A father of five, owner of a swimming pool-maintenance business, Bellevue Council member and Air National Guard reservist, Joe Scioscia didn't need to add to his to-do list. As a lifelong Republican, though, he couldn't sit still when he heard that Michael Diven -- a Democrat until last month -- was likely to represent the GOP in a state Senate race. "I'm not convinced he has a Republican bone in his body," says Scioscia.
Now Scioscia is in the race, and his entrance has sparked a Republican insurgency, pitting party faithful against county and state leaders.
After former Sen. Jack Wagner ascended to the auditor general's post in January, Lt. Gov. Catherine Baker Knoll scheduled a May 17 special election to fill out his term. In special elections, party committee members from the district choose nominees. Five Democrats hope to win their party's nod on Feb. 27, and Libertarian Mark Rauterkus is running. Republican committee members will choose their candidate Feb. 22.
Initially, local Republicans coalesced around Scott Township Commissioner David Jayson. Then state Rep. Diven, of Brookline, switched parties and announced his intention to run. Senate Republican leadership embraced him. "It's a very difficult seat [for a Republican to win], but with Michael Diven, it's a winnable seat," says Senate Republican spokesman Michael Long, claiming Diven beats likely Democratic candidates in polls.
Diven has long been at odds with his old party's leadership, calling House Democratic leaders "cowards and thugs" in a 2001 e-mail blast, suing the county Democratic Committee over voting procedures, and twice voting against Democratic Gov. Ed Rendell's budgets. "There's been a lot of differences I've had with the ultra-liberal side of the Democratic Party," says Diven, who describes himself as a pro-life, pro-gun "moderate Republican."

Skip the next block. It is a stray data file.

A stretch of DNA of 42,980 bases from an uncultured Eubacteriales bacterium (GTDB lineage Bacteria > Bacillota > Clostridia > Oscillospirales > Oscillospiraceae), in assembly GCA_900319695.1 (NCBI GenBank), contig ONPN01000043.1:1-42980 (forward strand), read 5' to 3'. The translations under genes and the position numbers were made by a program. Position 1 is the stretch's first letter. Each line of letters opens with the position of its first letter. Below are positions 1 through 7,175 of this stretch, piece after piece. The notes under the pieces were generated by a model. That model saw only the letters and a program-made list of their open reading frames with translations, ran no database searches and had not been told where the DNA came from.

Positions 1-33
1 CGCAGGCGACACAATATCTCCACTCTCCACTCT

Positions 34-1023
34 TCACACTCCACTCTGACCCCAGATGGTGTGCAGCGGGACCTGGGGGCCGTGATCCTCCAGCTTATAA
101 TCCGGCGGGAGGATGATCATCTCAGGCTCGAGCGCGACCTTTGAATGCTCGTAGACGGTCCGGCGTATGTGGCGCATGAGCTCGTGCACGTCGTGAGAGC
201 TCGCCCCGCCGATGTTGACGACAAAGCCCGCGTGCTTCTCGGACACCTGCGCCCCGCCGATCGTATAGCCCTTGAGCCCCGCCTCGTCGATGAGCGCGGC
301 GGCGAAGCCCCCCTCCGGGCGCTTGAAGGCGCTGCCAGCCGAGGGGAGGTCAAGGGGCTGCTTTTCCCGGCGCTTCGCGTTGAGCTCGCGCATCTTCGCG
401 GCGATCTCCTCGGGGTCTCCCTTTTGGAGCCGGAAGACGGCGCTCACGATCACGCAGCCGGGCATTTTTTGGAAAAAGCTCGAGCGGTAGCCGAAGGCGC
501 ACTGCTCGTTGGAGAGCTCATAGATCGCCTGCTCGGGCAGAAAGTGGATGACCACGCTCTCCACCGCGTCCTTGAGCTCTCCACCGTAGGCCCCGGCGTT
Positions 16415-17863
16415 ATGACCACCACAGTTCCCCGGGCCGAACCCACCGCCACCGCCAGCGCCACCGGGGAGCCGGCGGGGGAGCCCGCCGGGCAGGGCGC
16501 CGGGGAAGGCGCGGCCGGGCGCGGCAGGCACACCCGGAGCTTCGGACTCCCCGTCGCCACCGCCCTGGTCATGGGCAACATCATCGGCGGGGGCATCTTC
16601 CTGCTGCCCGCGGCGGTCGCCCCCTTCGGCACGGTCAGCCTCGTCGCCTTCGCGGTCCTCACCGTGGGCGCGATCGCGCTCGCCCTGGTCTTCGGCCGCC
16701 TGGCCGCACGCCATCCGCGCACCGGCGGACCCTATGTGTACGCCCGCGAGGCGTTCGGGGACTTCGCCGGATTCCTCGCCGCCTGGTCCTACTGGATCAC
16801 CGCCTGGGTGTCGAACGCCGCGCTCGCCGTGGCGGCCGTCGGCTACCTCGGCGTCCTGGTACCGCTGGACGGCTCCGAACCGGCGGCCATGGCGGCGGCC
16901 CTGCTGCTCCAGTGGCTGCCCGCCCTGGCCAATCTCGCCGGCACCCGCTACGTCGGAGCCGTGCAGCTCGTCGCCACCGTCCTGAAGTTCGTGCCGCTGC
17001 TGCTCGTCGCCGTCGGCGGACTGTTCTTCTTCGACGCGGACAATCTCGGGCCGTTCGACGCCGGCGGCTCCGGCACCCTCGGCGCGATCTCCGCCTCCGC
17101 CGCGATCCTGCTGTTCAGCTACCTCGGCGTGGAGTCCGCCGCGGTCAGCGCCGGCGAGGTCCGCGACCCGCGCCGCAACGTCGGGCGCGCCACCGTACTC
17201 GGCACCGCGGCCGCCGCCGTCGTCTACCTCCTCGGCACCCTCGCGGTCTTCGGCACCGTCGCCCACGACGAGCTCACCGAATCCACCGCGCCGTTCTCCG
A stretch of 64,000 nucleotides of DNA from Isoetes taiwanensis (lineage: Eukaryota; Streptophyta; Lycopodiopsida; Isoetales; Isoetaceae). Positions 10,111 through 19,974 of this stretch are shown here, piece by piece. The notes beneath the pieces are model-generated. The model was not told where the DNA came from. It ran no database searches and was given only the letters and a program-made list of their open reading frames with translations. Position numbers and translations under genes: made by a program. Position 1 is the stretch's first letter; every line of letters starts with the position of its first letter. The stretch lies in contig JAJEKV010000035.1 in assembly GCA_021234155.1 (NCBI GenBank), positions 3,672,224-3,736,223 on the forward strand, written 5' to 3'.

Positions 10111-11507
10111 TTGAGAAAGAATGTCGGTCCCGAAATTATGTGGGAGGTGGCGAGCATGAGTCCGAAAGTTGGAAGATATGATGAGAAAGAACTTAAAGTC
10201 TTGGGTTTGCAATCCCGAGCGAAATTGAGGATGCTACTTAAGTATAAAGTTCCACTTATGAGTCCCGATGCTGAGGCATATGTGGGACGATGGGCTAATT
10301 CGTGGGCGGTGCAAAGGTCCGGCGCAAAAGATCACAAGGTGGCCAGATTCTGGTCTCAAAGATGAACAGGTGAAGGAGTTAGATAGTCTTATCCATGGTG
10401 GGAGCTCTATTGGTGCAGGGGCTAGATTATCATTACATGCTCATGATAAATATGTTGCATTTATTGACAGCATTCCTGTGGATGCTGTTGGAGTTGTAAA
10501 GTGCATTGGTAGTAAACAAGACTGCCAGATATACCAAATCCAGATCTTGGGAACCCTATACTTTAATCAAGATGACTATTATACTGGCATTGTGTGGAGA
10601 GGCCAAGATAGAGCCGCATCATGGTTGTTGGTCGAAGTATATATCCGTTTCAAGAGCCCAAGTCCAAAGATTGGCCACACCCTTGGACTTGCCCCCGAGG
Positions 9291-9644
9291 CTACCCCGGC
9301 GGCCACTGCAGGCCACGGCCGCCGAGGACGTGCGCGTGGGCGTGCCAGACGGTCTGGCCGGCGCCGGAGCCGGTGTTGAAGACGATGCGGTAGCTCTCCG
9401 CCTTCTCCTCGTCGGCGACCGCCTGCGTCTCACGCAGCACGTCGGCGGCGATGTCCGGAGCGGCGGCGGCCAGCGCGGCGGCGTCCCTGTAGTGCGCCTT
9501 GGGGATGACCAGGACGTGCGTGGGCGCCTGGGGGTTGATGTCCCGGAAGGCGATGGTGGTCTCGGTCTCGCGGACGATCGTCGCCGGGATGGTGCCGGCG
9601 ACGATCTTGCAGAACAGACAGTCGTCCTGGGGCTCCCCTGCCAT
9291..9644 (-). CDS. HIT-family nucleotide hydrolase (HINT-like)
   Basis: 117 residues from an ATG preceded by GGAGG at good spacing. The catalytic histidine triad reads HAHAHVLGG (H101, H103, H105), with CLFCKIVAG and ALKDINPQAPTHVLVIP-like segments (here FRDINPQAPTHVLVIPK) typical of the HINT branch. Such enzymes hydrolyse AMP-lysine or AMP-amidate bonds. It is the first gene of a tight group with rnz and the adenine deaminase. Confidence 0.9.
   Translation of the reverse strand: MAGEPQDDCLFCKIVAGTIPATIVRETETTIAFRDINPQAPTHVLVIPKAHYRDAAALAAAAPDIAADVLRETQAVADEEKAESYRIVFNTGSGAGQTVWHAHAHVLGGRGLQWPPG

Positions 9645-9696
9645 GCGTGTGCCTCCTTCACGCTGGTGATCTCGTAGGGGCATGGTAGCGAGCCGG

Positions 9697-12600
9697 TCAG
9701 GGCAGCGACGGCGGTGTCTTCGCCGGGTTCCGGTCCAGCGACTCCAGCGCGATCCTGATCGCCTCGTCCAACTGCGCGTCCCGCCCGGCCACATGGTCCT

"He just changed dance partners. That doesn't make you a Republican," says Scioscia, who carried his party's banner in a 2003 bid for county controller. When Jayson dropped out of the race, Scioscia figured the fix was in. But the self-described "fiscally and morally conservative" Scioscia didn't want to see the local party "add another RINO [Republican In Name Only] to the Harrisburg herd." He boasts significant support among committee members -- a claim other party insiders echo.
Scioscia has had a tough time, though, figuring out exactly who the district's 102 committee members are. He says that when he asked for a list, GOP leaders gave him the runaround, then insisted on sending it by snail mail.
"Mr. Scioscia has absolutely no problem at all getting committee lists," says county Republican Committee Chairman Bob Glancy. "He needs to do things in a civil and procedural way." Glancy calls Diven "an interesting young man who has a great deal of support" in the district.
Scioscia knows he's monkeying with Senate Republican leadership's plan to ensure a 10-seat majority in their chamber. He says those plans were made "assuming that Republican Committee people are patsies" -- an assumption he hopes to disprove.